Easter is a season of hope and renewal
“For God so loved the world, that He gave his one and only Son, that whoever believes in Him, shall not perish, but have eternal life.” ( John 3:16) This Sunday, Christians around the world will celebrate the miracle of the resurrection of Jesus Christ. Normally, this week would be filled with religious services following Jesus’ path from his superstar welcome into Jerusalem on Palm Sunday, to his crucifixion and death on Good Friday, culminating with his resurrection on Easter Sunday.
In place of packed in church pews, this year, the faithful will be tuned into their mobile devices, computer monitors, radios and televisions to hear the good word. The COVID-19 pandemic has closed churches to the public to prevent the spread of the illness.
As we have seen throughout history, disease-causing pathogens have little regard for faith or human holidays, and are creatures of opportunity, spreading most swiftly among large gatherings, especially among the elderly and those with compromised immune systems.
Closing the churches and keeping them closed despite it being the Easter season, was the correct choice to protect public health. Last weekend’s request by some members of the state legislature to allow an exception to social distancing orders for Easter church services, was a cheap political stunt aimed at trying to undermine support for Gov. Tony Evers and state public health officials.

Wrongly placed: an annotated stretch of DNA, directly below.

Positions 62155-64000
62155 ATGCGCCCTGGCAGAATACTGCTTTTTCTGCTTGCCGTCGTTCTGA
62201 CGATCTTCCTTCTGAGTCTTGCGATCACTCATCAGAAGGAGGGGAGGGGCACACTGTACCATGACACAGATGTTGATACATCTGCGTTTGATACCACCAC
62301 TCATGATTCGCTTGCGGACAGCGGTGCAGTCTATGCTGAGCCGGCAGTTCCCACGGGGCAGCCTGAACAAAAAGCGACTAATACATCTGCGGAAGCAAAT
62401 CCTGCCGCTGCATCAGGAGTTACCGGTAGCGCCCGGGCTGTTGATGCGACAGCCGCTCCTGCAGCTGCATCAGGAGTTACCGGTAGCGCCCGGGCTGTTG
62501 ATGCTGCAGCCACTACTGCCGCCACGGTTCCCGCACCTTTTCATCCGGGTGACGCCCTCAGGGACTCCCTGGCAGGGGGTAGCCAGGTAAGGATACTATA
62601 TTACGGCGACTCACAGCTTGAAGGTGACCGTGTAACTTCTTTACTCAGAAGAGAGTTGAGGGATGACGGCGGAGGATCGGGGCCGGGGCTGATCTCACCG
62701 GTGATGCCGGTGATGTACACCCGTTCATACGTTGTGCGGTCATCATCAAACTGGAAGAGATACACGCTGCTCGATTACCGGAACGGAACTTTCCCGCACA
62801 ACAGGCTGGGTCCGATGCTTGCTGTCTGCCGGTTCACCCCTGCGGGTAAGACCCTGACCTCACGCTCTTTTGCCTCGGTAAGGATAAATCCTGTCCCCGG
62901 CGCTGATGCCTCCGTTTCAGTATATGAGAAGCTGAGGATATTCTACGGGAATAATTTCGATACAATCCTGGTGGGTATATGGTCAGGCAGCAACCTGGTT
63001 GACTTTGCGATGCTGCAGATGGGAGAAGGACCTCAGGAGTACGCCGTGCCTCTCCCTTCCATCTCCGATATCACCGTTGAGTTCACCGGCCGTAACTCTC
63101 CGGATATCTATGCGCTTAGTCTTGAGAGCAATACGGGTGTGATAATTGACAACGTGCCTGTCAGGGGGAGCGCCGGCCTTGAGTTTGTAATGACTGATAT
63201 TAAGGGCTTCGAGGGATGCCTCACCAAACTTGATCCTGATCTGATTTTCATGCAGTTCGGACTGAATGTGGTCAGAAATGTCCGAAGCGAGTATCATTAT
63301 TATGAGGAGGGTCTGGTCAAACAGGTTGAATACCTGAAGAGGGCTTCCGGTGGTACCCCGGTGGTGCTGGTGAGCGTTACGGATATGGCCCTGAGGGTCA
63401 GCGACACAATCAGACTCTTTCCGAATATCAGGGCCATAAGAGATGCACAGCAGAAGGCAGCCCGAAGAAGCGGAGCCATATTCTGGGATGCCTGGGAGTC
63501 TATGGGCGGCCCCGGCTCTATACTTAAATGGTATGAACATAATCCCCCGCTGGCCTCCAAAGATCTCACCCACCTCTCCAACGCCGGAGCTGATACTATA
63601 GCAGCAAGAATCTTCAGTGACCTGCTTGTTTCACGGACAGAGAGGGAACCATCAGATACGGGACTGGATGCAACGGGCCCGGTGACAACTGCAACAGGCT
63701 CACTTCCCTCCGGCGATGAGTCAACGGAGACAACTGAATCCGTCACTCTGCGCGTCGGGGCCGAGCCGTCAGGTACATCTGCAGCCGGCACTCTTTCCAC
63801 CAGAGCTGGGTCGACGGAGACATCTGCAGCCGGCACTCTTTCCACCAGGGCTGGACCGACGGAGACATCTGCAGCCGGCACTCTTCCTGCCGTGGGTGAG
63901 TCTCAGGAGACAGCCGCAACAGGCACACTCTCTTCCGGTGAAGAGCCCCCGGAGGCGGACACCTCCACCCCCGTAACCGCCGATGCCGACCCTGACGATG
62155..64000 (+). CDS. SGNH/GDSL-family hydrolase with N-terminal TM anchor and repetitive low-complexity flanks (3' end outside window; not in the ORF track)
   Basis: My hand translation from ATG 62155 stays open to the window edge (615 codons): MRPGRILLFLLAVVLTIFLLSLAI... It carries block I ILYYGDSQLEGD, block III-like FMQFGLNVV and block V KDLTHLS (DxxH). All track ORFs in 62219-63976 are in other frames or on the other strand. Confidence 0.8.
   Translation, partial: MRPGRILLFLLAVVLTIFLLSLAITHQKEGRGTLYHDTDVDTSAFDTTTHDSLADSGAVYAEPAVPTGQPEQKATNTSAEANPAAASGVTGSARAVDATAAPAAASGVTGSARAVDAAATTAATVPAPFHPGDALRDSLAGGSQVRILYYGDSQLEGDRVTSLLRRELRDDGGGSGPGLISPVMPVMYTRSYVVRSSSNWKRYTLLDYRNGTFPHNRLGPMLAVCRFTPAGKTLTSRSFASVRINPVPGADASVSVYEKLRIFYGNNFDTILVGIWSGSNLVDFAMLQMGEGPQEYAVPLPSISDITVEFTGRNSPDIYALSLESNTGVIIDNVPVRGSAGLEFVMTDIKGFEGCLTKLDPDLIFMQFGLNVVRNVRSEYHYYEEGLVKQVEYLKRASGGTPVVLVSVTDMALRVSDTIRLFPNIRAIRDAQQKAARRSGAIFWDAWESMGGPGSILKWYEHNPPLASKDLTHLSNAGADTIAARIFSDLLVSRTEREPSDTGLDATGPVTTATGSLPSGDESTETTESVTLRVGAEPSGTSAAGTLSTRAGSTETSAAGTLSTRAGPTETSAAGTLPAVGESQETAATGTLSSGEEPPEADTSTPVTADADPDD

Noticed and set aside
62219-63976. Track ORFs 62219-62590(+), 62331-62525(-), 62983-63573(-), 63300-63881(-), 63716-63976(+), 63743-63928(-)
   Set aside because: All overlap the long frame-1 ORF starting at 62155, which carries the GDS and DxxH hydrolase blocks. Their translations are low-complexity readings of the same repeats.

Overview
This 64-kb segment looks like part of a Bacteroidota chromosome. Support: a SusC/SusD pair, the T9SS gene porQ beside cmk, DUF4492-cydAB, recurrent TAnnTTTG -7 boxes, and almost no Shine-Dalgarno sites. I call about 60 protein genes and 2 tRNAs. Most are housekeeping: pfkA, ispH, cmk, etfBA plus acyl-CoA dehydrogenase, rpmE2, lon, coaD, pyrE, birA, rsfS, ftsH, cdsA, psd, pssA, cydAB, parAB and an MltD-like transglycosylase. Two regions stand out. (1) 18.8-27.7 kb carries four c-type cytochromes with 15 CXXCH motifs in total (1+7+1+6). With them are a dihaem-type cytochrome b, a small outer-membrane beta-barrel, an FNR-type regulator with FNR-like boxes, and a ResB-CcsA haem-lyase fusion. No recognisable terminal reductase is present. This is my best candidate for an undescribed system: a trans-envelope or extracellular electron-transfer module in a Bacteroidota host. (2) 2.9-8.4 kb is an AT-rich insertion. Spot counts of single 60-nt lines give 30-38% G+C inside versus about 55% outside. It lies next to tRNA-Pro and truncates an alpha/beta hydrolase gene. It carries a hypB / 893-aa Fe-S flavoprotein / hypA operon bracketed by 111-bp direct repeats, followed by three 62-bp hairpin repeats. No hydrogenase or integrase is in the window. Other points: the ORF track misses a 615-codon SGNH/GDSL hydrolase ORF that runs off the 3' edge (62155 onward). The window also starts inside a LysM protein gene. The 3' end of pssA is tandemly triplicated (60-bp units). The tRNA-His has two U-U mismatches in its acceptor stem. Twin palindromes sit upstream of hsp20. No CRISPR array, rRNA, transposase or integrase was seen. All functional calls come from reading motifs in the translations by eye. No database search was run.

Playing politics when peoples’ lives are a stake is beyond reproach.
While political leaders and medical experts work to protect public health, church leaders across denominations and of all creeds, are equally hard at work ensuring people’s spiritual health.
The Easter message of sacrifice, resiliency in faith and rebirth, is especially meaningful in light of current world and local concerns. While people in this region have largely viewed the COVID-19 pandemic as an inconvenience causing cancellations and hurting their livelihoods, others in larger communities have seen the deathly seriousness of it first-hand.
It would be easy to slip into despair. Just as it is easy on the lenten journey in the weeks before Easter to lose faith.
In troubled times, it is important to not lose faith. There must be faith that there will be brighter days ahead. There must be faith that there is an inscrutable plane to all of this. Helping people keep the faith is why religious and spiritual leaders are so important in times such as these.
During this Easter season, take the time to tune in to your, or another church’s, broadcast or streaming services. Remember, that while all those watching are physically apart, they are still connected by bonds that transcend this earth.
In this time of darkness, doubt and fear, it is important to keep the faith.
Members of the Courier Sentinel editorial board include publisher Carol O’Leary, general manager Kris O’Leary and Star News editor Brian Wilson.